Dr Meera Sabaratnam is Senior Lecturer in International Relations in the Department of Politics and International Studies. Her research concerns the colonial and postcolonial dimensions of world politics, both in theory and practice. She has recently published on the workings of the international aid system, racism and whiteness in IR and critical pedagogy. At SOAS she has served as the Chair of the Decolonising SOAS Working Group and the Academic Senate. In the former role she has worked extensively on what it means to 'decolonise' learning and teaching and the wider university environment. She is a Senior Fellow of the Higher Education Academy.

Vicken Cheterian

Vicken Cheterian is lecturer in History and International Relations at the University of Geneva and at Webster University Geneva. He holds a PhD from the Graduate Institute of International and Development Studies. He has worked as a war reporter, and peace-building practicioner. He has written on armed conflicts in the post-Soviet space as well as Middle East and North Africa. He has published articles in peer reviewed journals on revolutions, transition, environment and security, media and development, genocide, nationalism and Islamism. His articles appeared in Nationalities Papers, Europe-Asia Studies, Central Asian Survey, Relations Internationales, Survival, among others. He is the author of War and Peace in the Caucasus, Russia’s Troubled Frontier (Hurst and Columbia University Press), and Open Wounds, Armenians, Turks and a Century of Genocide (Hurst and Oxford University Press).

Abstract: I will be talking about the legacy of the 1915 Genocide of the Ottoman Armenians, its denial, and how it influnced the emergence of the Karabakh conflict.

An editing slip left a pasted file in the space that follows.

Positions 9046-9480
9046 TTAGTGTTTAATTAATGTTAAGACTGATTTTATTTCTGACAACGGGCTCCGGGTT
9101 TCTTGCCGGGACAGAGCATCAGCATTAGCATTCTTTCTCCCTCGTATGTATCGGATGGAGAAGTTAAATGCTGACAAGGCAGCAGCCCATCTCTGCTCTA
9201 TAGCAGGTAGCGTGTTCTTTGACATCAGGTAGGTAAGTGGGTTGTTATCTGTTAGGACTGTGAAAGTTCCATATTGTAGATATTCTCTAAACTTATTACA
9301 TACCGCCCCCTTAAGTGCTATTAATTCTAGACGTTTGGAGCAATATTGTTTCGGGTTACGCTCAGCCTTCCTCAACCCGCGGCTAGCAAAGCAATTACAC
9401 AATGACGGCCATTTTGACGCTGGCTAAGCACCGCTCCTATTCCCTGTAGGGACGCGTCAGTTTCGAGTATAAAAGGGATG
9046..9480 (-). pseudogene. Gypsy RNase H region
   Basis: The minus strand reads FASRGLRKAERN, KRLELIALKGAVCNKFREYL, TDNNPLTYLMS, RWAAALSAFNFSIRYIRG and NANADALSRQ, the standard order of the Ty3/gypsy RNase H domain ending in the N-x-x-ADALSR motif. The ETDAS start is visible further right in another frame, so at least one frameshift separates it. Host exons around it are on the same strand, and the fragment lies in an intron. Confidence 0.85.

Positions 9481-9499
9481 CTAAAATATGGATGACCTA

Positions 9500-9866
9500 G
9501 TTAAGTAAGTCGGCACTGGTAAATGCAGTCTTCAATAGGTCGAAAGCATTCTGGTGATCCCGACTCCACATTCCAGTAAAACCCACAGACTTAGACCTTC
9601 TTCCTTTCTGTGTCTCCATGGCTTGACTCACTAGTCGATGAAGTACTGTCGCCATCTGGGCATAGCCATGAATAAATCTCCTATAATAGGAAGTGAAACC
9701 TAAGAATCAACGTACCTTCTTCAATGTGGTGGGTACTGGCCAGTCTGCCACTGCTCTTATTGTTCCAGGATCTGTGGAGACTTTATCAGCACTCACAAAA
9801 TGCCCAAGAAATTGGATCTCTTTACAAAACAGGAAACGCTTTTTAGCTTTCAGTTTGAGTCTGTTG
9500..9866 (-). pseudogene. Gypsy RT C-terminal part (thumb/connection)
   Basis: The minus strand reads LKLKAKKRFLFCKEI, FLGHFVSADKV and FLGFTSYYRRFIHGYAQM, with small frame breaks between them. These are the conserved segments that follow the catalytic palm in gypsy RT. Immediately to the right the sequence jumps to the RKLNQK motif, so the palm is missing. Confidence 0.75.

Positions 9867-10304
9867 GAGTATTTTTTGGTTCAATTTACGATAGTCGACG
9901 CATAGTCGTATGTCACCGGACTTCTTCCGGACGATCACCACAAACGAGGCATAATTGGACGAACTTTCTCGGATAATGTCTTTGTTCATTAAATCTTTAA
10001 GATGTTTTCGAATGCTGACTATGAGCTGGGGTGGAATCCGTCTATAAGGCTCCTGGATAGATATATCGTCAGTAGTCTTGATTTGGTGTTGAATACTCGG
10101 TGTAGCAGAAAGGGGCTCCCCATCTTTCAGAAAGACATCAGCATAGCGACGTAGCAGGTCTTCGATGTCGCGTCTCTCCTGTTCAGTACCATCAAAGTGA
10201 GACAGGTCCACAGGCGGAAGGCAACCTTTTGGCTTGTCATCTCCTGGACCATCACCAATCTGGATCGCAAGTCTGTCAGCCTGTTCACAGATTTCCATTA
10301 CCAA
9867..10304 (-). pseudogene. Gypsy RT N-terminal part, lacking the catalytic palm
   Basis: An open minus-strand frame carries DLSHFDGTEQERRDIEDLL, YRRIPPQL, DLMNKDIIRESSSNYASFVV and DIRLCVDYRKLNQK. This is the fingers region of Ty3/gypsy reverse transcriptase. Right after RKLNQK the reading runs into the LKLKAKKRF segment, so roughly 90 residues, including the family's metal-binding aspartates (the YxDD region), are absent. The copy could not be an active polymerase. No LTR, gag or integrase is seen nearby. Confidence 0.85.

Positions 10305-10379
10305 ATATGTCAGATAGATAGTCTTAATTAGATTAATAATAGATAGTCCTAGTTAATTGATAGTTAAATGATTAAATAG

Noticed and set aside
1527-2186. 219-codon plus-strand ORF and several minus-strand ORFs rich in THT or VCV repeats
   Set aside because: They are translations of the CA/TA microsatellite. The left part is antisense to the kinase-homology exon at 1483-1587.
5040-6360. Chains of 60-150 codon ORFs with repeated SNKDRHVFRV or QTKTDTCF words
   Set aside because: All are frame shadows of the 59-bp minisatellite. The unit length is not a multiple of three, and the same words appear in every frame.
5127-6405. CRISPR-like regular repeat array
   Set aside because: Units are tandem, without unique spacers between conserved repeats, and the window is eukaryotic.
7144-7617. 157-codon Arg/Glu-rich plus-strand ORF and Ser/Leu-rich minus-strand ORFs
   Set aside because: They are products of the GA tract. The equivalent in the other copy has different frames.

While we witness today Turkish political and military intervention in the Karabakh conflict, this is hardly a novelty. While the Armenia-Azerbaijan conflict has its own proper roots, is the consequence of Soviet policies of atributing a territory to double-level of ethnic and administrative oversight, it has been entangled from early on with the unresolved and complex legacy of the Genocide. This heritage of past mass violence had its impact differently on differnt sides: for Armenians, the past mass trauma, plus continuous threats and blockade by Turkey-Azerbaijan has led them into defensive position. Yet, curiously Azerbaijan has adopted the other side of this mass violence that of denilaist discourse that Turish state propagates. The end result is that Turkish intervention in the conflict, made the already complex political issue of Armenian-Azerbaijani overburdened by another complex conflict, that of the unresolved Armenian-Turkish relations, subverting diplomatic efforts for a negotiated and political solutions fail.


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This event is part of the Virtual SOAS Festival of Ideas which will kick off a week-long series of virtual events. The festival includes: panel discussions, student led installations, masterclasses, keynote lectures, a public debate for/against on Decolonising Knowledge and a Verbatim performance by Bhuchar Boulevard on ‘Decolonising Not Just a Buzzword’ capturing SOAS conversations about the need to decolonise its imperial mission.